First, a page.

Does Bigger Government Equal a Weaker Economy?
Since the pandemic erupted onto the scene back in 2020 government spending has again been on the rise, and so has their role in our day to day lives. The Federal Reserve (the Fed) is starting to reduce its holding of mortgages and Treasury securities. The Fed grew the money supply in 2020 by 26 percent, in 2021 they grew it by five percent. We are starting to experience the effects of this inflation.
With mounting regulatory burdens, higher taxes, out of control government spending, and all the new mandates, the government seems to have become the leading lady in our own individual stories. There are those that are determined to push Washington back to its pre-pandemic role. “Government, to me, should be in a supporting role, not a leading role; a watchdog, not a cow to be milked,” said Sen. John Barrasso (R-Wyo.). “The goal is to help people get back on their feet but not to make this the new normal.”
A survey done by Gallup in 2021 found that more and more Americans have shifted back to favoring a less-interfering approach when the government is addressing the nation’s problems.
In another survey Gallup found that at least half of Americans since 2005 have said that the government has too much power, peaking at 60% in 2013 and 2015.
So what does this all mean for our economy? There have been many academic studies which have shown an inverse relationship between the size of government and economic growth. For example, the economy of the U.S. used to grow at an annual rate of 3%, but the average rate has dropped to 2% in the last two decades, while government’s spending has increased. Since the terrorist attacks in 2001 big government got even bigger and has continued to enlarge its role ever since.
Government spending has increased from 35 percent to nearly 44 percent of the GDP over the last 25 years. While the National Debt has grown to 128.1 percent of GDP. Milton Friedman once said, “The thing you should keep your eye on is what government spends, because that’s the true tax.”
In other words, if the government is spending half of what our country is producing, that’s half the money out of our pockets, which leaves us only half free. In the big picture, it's not always the deficit that is the critical variable, the key thing to note is how the government is financed. The government is clearly taking on more debt than is logical in any circumstance.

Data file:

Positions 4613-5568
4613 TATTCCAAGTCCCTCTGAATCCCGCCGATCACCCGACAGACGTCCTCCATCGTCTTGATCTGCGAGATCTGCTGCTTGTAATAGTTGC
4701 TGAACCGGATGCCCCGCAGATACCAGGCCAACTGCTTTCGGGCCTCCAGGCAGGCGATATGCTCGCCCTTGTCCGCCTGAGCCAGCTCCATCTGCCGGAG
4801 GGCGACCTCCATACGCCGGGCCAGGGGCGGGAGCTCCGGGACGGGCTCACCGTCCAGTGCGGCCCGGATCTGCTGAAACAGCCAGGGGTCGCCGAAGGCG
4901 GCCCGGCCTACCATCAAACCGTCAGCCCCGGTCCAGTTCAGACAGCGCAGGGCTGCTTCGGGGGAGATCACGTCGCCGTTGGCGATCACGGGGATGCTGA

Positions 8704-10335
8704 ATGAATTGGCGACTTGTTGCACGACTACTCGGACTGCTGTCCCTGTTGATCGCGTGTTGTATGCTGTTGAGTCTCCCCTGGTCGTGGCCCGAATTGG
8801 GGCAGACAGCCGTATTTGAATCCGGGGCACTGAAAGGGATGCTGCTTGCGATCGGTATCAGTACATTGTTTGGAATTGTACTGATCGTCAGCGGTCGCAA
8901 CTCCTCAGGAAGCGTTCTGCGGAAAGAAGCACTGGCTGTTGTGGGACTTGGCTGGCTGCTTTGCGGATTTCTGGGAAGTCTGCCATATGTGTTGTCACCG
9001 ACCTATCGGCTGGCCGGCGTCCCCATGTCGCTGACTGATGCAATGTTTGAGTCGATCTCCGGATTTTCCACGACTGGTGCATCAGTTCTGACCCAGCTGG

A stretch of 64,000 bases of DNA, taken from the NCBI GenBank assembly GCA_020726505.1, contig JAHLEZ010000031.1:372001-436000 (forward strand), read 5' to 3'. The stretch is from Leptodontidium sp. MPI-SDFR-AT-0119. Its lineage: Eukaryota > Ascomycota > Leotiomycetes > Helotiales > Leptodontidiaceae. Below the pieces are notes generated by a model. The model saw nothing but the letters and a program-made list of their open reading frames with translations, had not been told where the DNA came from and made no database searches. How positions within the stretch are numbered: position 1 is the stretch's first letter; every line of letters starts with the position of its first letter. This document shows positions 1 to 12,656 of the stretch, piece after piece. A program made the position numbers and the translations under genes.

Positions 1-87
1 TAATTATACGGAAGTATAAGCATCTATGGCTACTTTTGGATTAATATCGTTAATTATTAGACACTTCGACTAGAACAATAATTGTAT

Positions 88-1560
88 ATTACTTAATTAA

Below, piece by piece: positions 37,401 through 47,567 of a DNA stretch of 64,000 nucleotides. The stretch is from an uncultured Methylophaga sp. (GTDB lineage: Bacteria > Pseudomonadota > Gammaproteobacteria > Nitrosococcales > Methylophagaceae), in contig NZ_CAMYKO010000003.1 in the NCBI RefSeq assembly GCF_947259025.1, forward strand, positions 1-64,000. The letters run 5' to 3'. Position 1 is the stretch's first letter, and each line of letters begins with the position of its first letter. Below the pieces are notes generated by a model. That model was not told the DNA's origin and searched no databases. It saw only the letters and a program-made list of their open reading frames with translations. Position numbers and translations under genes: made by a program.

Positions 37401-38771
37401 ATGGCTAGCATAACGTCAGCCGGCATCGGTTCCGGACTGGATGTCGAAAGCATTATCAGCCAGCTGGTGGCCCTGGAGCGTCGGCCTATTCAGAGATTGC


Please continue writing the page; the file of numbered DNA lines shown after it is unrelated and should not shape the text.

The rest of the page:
A healthy economy does need some government to enforce appropriate regulations, but where is the line? How much is too much? Most economists would agree that there are always circumstances when higher levels of government spending would have a positive impact. More often than not, real economic growth happens with less government interference, and more freedom to the people, and business owners.
There is always a price to be paid when government spending gets out of control. That price is paid out of the pockets of the citizens and the economy slows down. According to The Heritage Foundation, there is overwhelming evidence that shows when government spending is too high, America’s economy slows.
Growth happens when we the people, and businesses, keep more of our income. That is why tax planning is so important. The more you are able to keep, save, invest, and spend yourself, the more the economy grows!
For example, in a business sense, if a business saves 10 percent in taxes, on $1.0 million in profit, that extra $100,000 could be used to pay for additional growth opportunities, hiring employees or increasing wages, new machinery, or other opportunities to help the business thrive.
A healthy economy, generally grows north of three percent, less than that and it is more of an anemic economy. Our current economy is anemic! We need less government, so we can grow and prosper. How we achieve this, I am not sure, as it seems most of our elected officials continue to vote against the people. With all that is happening, perhaps the best thing we can do is hold our elected servants responsible for the job they are doing, and remember to save first and spend what is left over!